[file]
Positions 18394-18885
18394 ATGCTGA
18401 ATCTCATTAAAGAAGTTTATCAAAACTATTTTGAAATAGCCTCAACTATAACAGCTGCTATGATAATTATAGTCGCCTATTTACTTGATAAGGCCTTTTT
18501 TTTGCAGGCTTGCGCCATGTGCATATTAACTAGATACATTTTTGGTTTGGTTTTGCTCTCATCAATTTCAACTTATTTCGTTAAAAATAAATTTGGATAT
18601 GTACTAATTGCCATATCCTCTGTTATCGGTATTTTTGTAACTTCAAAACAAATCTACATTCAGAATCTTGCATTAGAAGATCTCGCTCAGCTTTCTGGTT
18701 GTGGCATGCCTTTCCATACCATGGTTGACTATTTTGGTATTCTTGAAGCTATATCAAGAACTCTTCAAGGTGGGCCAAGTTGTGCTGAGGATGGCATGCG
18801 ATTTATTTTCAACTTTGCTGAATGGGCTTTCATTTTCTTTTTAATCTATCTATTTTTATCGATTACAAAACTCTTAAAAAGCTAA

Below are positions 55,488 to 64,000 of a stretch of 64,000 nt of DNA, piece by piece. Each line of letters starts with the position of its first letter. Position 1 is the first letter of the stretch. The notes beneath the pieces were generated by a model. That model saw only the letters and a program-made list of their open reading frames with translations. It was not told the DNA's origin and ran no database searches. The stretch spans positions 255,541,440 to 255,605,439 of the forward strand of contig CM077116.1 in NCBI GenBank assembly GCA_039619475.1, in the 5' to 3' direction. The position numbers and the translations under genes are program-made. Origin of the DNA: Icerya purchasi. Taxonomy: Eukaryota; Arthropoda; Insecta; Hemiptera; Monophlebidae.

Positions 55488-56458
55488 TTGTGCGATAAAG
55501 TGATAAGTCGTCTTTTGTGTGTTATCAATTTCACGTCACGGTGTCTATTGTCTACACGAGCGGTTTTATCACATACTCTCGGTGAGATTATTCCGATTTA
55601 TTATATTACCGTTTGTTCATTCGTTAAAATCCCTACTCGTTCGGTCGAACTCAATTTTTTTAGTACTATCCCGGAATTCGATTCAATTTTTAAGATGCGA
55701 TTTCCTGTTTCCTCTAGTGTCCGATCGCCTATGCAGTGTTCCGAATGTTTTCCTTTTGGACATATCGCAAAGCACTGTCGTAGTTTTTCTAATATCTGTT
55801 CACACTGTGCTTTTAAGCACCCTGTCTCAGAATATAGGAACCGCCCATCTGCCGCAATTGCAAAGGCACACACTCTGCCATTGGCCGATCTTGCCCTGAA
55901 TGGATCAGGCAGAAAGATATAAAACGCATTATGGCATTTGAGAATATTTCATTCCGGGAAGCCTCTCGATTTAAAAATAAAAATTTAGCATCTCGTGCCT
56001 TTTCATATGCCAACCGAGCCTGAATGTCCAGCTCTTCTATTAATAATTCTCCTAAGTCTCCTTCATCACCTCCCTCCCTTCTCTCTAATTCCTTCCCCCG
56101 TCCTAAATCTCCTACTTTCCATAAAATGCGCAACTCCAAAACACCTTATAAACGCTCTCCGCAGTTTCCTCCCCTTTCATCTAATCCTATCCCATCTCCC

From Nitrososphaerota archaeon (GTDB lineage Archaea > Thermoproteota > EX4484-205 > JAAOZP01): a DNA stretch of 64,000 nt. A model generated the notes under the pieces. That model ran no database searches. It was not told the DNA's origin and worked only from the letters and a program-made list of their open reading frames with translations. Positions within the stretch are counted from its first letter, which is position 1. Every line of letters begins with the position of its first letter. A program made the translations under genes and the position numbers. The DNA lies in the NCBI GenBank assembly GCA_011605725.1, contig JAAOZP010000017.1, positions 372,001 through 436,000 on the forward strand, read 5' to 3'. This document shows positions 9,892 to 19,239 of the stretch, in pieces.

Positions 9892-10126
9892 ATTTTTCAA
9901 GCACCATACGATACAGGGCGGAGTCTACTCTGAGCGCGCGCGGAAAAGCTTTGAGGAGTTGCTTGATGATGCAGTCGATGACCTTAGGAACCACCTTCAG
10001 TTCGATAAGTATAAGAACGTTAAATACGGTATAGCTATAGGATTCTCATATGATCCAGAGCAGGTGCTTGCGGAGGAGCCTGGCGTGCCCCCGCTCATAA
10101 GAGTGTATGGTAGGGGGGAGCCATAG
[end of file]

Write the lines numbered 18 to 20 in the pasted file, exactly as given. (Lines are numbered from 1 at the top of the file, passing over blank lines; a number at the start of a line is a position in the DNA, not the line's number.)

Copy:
From Nitrososphaerota archaeon (GTDB lineage Archaea > Thermoproteota > EX4484-205 > JAAOZP01): a DNA stretch of 64,000 nt. A model generated the notes under the pieces. That model ran no database searches. It was not told the DNA's origin and worked only from the letters and a program-made list of their open reading frames with translations. Positions within the stretch are counted from its first letter, which is position 1. Every line of letters begins with the position of its first letter. A program made the translations under genes and the position numbers. The DNA lies in the NCBI GenBank assembly GCA_011605725.1, contig JAAOZP010000017.1, positions 372,001 through 436,000 on the forward strand, read 5' to 3'. This document shows positions 9,892 to 19,239 of the stretch, in pieces.

Positions 9892-10126
9892 ATTTTTCAA